IT’S NOT WHERE YOU FINISH, IT’S WHERE YOU START!
Jay Cutler dreamed of being the best bodybuilder in the world, of being a role model, and he made it happen. Along the way he realized that success isn’t down to how you deal with the good times, it’s how you respond to adversity. He was victorious at four Olympias and was second six times. Those seconds and other losses meant a lot to him because he learned more from those setbacks than he did from wins. If you win, you just do the same things next time out. A loss made you think.
Forced you have to figure out a new strategy, analyze where you went wrong and how you can avoid the same mistakes. If Jay had won the 2008 Olympia we wouldn’t have seen the groundbreaking physique he unleashed at the 2009 event. It was retaliation to losing his crown 12 months earlier. Thus he assured me he learned more in losing than in winning.
And now retired – maybe? – as exemplified by the busy commercial life he now leads there is no resting on his laurels, because yeah ….. he can hear it for sure, that age-old summons, “Time to get going Jay.” Whatever he does in life he knows that call to action will always be there, always.
THE UNIQUE CAREER OF JAY CUTLER
Unique? Opinions are by definition open to dispute, facts are not. Consider the following facts. From 2001 through 2011 Jay Cutler competed in 10 Mr. Olympia contests, and finished in the top two on every occasion. Furthermore in all 23 contests he competed in from 2001 through 2011 he was either first or second. His never say die spirit is shown by the fact that his first Olympia victory came after four second places; no previous winner had that “Close but no Sandow” runner-up record before taking the title.
(Of course there are many, the majority, who say he should have won the 2001 Olympia. While leading at the halfway stage. Only to be overtaken by perennial champ Ronnie Coleman in the closing stages of the contest.) He is the only man to lose the Olympia (2008). Returning and win it (2009), and he holds the record for most Olympia runner-up placings: six.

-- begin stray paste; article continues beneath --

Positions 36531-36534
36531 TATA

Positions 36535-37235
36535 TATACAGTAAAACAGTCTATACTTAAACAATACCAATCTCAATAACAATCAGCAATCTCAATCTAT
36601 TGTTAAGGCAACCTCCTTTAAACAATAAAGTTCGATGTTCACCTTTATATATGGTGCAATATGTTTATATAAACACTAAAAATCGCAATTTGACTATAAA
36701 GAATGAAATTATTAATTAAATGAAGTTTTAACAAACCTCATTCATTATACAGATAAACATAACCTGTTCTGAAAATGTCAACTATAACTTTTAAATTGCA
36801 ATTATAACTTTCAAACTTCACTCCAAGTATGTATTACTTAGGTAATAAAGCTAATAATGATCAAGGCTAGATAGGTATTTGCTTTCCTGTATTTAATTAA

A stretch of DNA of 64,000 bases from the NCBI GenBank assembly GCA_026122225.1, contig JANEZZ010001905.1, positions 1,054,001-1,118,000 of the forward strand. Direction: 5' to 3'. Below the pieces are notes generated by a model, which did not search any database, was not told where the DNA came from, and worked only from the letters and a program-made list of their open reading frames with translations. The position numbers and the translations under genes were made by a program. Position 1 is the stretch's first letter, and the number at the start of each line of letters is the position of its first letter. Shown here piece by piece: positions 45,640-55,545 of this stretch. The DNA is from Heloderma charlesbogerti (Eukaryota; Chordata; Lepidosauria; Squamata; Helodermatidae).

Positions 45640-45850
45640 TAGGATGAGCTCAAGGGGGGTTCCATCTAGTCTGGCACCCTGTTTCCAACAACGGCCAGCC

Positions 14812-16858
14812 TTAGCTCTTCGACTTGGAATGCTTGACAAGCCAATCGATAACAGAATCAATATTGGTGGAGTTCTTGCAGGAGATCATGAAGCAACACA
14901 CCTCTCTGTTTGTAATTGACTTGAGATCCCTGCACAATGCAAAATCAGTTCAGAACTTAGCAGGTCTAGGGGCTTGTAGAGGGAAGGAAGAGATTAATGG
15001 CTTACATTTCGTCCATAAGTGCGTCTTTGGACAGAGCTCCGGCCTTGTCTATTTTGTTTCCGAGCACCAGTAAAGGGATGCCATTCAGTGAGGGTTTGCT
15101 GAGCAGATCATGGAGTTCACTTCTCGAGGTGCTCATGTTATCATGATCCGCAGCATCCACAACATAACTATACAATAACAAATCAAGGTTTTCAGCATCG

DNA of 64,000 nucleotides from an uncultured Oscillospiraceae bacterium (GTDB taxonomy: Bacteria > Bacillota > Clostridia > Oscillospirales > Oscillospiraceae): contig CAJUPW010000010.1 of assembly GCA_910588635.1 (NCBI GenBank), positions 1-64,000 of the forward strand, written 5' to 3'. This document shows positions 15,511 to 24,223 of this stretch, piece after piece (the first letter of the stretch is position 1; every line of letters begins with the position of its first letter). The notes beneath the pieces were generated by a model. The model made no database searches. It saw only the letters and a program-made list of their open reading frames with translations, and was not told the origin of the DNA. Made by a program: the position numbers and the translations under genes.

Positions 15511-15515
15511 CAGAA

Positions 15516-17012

The Oxford Dictionary defines bodybuilder. “A person who strengthens and enlarges the muscles of their body through strenuous exercise”.In many ways Cutler personifies that definition. He is a bodybuilder who made the best of inherent genetics. Harnessed it with iron will power and fanatical dedication to beat others more naturally blessed in the DNA stakes. His trek to his individual summit was not meteoric in the style of say a Haney or a Yates. While not without major setbacks.
In his pro debut he was 12th at the 1998 Night of Champions. His first Olympia appearance in 1999 resulted in a 15th place finish. His story is one of supreme perseverance. Along the way he became one the most financially successful bodybuilder in history. Stated earlier his iconic status engendered in the environs of a small Massachusetts farm back in the ‘70. By that constant urging of, “Time to get going Jay.” He is a legend but his story is also inspirational.